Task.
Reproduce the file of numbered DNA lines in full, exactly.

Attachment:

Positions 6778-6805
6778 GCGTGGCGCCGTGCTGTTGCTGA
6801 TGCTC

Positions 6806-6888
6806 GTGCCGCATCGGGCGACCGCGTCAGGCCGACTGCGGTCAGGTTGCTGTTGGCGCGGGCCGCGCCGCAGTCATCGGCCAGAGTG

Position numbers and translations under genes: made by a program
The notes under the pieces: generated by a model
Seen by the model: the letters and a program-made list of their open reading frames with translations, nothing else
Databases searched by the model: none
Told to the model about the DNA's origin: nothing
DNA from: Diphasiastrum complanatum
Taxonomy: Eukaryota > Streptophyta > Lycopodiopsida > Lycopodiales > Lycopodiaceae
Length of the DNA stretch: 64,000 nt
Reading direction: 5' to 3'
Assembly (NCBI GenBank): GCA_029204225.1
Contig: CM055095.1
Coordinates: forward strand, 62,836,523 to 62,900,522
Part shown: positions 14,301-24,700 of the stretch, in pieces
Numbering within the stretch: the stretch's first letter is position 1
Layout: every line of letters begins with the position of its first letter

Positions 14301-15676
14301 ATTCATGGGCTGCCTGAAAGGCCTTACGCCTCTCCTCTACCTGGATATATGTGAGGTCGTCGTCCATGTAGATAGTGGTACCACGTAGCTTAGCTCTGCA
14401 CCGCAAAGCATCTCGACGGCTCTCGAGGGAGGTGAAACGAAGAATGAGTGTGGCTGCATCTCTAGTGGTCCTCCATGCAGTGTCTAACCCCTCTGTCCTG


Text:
Positions 6778-6805
6778 GCGTGGCGCCGTGCTGTTGCTGA
6801 TGCTC

Positions 6806-6888
6806 GTGCCGCATCGGGCGACCGCGTCAGGCCGACTGCGGTCAGGTTGCTGTTGGCGCGGGCCGCGCCGCAGTCATCGGCCAGAGTG

Position numbers and translations under genes: made by a program
The notes under the pieces: generated by a model
Seen by the model: the letters and a program-made list of their open reading frames with translations, nothing else
Databases searched by the model: none
Told to the model about the DNA's origin: nothing
DNA from: Diphasiastrum complanatum
Taxonomy: Eukaryota > Streptophyta > Lycopodiopsida > Lycopodiales > Lycopodiaceae
Length of the DNA stretch: 64,000 nt
Reading direction: 5' to 3'
Assembly (NCBI GenBank): GCA_029204225.1
Contig: CM055095.1
Coordinates: forward strand, 62,836,523 to 62,900,522
Part shown: positions 14,301-24,700 of the stretch, in pieces
Numbering within the stretch: the stretch's first letter is position 1
Layout: every line of letters begins with the position of its first letter

Positions 14301-15676
14301 ATTCATGGGCTGCCTGAAAGGCCTTACGCCTCTCCTCTACCTGGATATATGTGAGGTCGTCGTCCATGTAGATAGTGGTACCACGTAGCTTAGCTCTGCA
14401 CCGCAAAGCATCTCGACGGCTCTCGAGGGAGGTGAAACGAAGAATGAGTGTGGCTGCATCTCTAGTGGTCCTCCATGCAGTGTCTAACCCCTCTGTCCTG